Exploring the contribution of design to mobile technology uptake in a remote region of australia

Publication Type:
Conference Proceeding
IFIP Advances in Information and Communication Technology, 2016, 490 pp. 55 - 67
Issue Date:
Filename Description Size
SpringerBookChapter_BradyDyson.pdfPublished version1.46 MB
Adobe PDF
Full metadata record
© IFIP International Federation for Information Processing 2016. Some of the most remote communities in Australia have participated in a technological revolution since the arrival of mobile phone networks in 2003. We follow this journey in four largely Indigenous communities in Cape York and the Torres Strait Islands, from the first 2G network, to 3G, and finally to mobile broadband and smartphones, looking at its impact on communication, Internet access, new media use and social networking. In seeking to understand this phenomenon, we conclude that aspects of the design of the mobile system have contributed, including the flexibility of the technology to adapt to the needs of varying social groups, the small portable nature of the devices which allows them to serve a traditionally mobile people and to be kept as personal devices, a billing system which serves low income people, and the multifunctionality of the technology which provide entertainment while also supporting their use of Facebook.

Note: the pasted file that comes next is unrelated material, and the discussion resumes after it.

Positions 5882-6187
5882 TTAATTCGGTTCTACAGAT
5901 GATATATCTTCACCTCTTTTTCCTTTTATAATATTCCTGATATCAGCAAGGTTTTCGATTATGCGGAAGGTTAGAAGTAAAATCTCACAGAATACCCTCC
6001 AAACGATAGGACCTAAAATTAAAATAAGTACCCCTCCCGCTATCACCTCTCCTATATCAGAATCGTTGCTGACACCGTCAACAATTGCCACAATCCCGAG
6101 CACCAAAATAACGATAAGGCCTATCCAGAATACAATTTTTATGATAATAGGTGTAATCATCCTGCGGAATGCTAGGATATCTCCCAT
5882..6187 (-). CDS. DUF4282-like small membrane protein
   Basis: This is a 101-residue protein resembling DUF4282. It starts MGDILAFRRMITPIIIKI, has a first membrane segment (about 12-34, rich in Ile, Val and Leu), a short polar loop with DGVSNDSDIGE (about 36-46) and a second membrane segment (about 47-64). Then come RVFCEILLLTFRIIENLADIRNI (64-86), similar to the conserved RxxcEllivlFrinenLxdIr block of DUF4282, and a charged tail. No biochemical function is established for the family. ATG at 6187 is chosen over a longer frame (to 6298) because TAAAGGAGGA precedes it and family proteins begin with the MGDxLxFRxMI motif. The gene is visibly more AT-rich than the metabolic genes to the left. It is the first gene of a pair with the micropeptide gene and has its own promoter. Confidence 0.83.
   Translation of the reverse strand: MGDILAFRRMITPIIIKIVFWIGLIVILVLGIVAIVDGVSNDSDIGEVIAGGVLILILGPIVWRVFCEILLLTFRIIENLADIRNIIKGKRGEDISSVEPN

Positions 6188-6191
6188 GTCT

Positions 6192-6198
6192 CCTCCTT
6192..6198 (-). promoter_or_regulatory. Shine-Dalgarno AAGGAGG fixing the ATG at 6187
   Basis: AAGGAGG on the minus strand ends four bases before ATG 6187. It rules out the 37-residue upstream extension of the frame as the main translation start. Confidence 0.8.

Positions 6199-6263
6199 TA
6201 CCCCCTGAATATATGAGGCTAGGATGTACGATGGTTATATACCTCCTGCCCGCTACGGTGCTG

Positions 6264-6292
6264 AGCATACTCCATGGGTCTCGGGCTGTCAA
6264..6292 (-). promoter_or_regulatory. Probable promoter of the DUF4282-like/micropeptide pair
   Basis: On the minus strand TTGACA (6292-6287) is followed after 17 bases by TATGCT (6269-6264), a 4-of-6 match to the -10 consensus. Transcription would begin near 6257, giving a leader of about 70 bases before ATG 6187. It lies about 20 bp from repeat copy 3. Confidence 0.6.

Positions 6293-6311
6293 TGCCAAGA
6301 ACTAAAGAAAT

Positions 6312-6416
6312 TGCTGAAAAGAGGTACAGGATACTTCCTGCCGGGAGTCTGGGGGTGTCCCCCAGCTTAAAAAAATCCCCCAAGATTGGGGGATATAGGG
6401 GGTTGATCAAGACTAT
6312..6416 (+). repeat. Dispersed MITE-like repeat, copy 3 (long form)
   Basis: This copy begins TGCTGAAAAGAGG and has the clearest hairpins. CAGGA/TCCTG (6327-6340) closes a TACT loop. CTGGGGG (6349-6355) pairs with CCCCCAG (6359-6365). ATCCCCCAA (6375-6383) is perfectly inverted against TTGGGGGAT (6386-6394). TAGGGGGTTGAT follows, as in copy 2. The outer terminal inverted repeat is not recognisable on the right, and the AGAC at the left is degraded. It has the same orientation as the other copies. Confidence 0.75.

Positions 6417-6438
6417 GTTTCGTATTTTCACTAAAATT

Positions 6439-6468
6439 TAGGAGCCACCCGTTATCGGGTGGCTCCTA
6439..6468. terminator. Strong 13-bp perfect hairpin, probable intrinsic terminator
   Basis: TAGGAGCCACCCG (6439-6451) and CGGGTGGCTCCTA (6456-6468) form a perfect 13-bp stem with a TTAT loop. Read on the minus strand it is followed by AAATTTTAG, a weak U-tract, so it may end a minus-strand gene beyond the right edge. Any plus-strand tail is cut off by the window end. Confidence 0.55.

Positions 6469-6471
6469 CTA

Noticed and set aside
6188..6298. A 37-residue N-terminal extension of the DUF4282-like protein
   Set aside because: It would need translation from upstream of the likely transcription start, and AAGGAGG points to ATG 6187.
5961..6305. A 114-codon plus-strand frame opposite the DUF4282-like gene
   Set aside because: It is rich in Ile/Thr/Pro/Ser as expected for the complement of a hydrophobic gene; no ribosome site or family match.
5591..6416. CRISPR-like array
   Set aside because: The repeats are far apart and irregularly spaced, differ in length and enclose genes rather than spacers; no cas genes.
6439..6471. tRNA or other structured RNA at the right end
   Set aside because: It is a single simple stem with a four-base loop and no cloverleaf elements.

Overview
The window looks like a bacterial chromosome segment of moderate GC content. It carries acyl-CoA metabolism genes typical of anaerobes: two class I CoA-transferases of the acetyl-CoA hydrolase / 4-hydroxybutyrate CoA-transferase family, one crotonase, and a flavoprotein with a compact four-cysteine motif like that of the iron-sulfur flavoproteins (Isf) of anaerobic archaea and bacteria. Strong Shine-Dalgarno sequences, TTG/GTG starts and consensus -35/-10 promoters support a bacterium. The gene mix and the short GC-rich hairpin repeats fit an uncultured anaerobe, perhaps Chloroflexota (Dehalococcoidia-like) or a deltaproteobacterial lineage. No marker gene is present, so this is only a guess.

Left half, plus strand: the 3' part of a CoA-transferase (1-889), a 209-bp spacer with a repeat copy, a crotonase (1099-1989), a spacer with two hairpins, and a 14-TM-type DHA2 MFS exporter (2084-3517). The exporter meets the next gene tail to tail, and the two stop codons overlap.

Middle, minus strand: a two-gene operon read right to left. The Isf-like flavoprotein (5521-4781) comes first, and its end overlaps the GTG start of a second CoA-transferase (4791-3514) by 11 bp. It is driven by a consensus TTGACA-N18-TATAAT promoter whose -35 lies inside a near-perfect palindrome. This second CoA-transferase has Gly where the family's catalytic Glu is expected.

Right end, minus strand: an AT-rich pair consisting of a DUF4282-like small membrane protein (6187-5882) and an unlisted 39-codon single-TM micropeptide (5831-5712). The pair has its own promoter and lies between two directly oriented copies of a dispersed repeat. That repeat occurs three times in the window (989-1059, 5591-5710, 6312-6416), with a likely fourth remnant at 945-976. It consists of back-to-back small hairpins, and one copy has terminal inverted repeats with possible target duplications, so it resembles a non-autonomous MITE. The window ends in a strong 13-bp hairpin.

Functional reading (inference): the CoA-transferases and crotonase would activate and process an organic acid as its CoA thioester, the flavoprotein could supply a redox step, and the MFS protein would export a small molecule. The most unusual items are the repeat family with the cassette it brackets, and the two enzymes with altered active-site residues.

Please use this identifier to cite or link to this item: